Grilling Tips & Tools

Fire up the barbie! Here, get expert tips on how to throw the best outdoor parties ever.

elizabeth karmel

Hot Tip: For great grill marks, turn your meat just once, halfway through its cooking time. And never use a fork—it will let the natural juices escape.

Create mouthwatering meals—minus the mess and extra prep. Elizabeth Karmel, author of Taming the Flame, tells you how.

  1. Choose a gas grill; it’s easy to use. Gone are the days of fussing with messy charcoal, smelly lighter fluid and out-of-control flames. Most grills are equipped for the direct cooking method, with the heat source located directly beneath the food, but make certain yours is also configured to cook with an indirect heat source—best for cooking larger cuts of meat. And look for a larger model than you think you’ll need; once you master the BBQ basics, you’ll want to use your grill all the time.
  2. Fire ’er up. Preheat your grill for 15 to 20 minutes, using olive oil, kosher salt and freshly ground pepper. Grilling meats and veggies after coating them with a minute amount of oil will encourage carmelization, prevent sticking and keep in natural juices. Cook at a moderate temperature after preheating, and make sure not to oil the grates—the top of the grill will get sticky, causing the food to burn.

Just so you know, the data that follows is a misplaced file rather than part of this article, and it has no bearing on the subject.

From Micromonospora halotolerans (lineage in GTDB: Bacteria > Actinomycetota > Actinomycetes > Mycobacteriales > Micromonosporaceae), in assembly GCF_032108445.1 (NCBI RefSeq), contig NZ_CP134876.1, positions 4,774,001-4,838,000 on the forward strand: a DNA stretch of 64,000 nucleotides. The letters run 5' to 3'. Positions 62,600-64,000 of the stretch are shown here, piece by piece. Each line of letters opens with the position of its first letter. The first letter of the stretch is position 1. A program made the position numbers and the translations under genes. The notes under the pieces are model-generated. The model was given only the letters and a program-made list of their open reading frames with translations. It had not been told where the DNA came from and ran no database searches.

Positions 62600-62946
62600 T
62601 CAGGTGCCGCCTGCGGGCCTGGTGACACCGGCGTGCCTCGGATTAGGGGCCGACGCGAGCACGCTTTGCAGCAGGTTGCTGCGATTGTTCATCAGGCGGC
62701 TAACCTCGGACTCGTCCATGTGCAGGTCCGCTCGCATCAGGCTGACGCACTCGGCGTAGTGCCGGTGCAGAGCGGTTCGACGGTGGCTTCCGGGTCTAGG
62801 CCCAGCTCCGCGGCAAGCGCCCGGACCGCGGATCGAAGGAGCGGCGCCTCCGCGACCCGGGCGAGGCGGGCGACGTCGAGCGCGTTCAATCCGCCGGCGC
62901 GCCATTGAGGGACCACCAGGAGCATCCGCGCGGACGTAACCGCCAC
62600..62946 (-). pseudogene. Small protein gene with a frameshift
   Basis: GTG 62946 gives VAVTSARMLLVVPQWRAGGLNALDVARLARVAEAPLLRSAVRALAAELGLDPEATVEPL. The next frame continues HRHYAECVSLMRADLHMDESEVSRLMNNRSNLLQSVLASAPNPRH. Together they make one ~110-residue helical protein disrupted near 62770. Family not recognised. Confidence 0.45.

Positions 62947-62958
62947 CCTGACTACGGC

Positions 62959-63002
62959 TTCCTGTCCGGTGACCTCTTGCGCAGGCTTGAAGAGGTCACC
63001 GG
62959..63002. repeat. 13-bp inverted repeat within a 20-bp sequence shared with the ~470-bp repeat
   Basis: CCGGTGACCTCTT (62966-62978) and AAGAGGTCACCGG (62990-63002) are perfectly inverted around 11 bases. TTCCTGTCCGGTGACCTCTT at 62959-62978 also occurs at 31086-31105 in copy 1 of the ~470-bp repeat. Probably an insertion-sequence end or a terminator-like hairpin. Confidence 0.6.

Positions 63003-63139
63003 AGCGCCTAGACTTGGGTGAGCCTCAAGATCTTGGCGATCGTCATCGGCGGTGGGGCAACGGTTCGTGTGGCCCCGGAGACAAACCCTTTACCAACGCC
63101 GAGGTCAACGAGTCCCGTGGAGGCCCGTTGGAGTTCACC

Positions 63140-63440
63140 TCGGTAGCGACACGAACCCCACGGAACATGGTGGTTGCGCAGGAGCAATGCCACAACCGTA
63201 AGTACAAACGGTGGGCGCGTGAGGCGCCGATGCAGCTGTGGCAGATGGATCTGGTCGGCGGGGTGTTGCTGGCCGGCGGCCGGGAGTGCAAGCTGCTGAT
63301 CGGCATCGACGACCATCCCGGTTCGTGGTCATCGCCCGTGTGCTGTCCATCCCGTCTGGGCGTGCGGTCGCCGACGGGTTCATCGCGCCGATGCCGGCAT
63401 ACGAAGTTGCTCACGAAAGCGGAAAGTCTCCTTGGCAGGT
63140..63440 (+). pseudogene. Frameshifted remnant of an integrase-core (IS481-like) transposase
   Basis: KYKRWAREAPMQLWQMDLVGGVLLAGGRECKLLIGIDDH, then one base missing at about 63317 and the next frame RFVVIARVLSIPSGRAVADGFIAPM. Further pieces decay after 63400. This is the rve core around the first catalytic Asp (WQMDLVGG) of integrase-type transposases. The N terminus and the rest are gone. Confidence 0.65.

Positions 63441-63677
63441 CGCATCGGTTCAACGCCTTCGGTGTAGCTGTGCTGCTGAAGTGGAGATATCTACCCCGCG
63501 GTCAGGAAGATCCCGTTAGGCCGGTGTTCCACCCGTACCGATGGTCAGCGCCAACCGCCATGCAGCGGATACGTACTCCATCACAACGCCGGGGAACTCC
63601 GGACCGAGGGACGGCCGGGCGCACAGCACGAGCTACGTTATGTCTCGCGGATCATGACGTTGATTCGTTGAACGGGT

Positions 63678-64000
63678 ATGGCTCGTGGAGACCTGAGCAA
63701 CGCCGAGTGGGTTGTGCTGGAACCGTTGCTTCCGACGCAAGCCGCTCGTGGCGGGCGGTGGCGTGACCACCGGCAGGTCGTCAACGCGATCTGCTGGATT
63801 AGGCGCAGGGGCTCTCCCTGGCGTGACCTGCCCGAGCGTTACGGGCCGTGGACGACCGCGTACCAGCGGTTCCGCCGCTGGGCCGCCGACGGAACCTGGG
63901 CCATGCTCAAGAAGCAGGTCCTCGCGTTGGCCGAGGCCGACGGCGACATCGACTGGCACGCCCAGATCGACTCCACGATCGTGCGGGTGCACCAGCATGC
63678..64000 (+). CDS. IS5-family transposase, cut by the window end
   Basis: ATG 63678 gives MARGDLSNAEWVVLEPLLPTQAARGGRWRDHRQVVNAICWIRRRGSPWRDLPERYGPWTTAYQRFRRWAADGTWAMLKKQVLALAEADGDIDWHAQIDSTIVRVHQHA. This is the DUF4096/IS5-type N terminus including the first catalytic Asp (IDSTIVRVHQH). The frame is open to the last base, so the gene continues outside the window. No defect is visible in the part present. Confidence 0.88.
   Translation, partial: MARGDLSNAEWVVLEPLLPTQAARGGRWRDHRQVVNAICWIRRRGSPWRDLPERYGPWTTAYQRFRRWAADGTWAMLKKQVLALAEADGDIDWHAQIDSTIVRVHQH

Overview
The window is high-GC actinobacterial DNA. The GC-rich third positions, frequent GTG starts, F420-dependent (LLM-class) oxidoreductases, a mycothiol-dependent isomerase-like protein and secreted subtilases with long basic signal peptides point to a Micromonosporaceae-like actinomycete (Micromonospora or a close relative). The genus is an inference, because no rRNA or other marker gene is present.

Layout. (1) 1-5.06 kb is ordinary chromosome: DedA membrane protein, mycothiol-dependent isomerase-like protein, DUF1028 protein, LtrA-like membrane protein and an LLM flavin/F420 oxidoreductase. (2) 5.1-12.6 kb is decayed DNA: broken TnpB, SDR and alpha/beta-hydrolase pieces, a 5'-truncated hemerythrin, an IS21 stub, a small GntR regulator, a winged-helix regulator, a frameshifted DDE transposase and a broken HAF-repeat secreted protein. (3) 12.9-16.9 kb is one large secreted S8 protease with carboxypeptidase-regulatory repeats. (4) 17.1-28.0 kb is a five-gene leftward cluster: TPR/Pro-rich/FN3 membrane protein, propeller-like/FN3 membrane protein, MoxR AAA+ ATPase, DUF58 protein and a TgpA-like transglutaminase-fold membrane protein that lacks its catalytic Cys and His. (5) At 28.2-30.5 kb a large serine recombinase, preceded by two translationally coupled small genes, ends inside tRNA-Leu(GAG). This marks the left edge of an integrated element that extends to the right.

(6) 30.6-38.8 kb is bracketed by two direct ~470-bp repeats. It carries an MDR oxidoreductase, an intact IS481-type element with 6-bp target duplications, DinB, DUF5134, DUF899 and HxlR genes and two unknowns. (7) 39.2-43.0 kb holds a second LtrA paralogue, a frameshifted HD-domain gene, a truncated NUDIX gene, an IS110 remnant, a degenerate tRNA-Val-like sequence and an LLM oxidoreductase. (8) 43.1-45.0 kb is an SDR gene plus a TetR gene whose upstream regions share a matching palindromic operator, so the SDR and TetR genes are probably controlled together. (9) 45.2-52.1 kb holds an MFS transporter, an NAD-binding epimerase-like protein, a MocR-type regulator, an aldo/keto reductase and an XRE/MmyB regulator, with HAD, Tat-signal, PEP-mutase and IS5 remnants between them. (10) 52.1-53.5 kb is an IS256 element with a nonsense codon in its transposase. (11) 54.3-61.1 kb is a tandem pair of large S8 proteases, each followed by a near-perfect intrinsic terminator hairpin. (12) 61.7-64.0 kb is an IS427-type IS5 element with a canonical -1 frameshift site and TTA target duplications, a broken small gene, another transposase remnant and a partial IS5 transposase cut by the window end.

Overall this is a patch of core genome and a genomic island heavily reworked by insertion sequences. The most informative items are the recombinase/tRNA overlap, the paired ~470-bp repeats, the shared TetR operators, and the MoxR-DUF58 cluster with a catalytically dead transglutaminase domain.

3. To clean up (don’t worry, it’s a cinch), simply leave the heat on for 10 to 15 minutes after you finish cooking, and scrape the grates with a brass-bristle brush (a stainless brush can damage the finish). Don’t scrub down your grill with soap and water; similar to a cast-iron skillet, it will naturally absorb fats and juices and after a while become “seasoned.” This is what gives you that great BBQ flavor.

taming the flame by elizabeth karmel

tools by grill friends

Tools of the Trade

  • Two pairs of extra-long tongs to prevent cross-contamination: one for raw food and the other for cooked foods.
  • A brass-bristle cleaning brush to rub down the grates after grilling.
  • An instant-read meat thermometer to ensure food is done to perfection.
  • A long silicone oven mitt, which will withstand high heat and is easy to clean.
  • A basic spatula, either metal or silicone, for turning thinner cuts of meat and vegetables.

Photography: (Portrait) Eric Futran; (Tools) Grill Friends; (Book) John Wiley and Sons.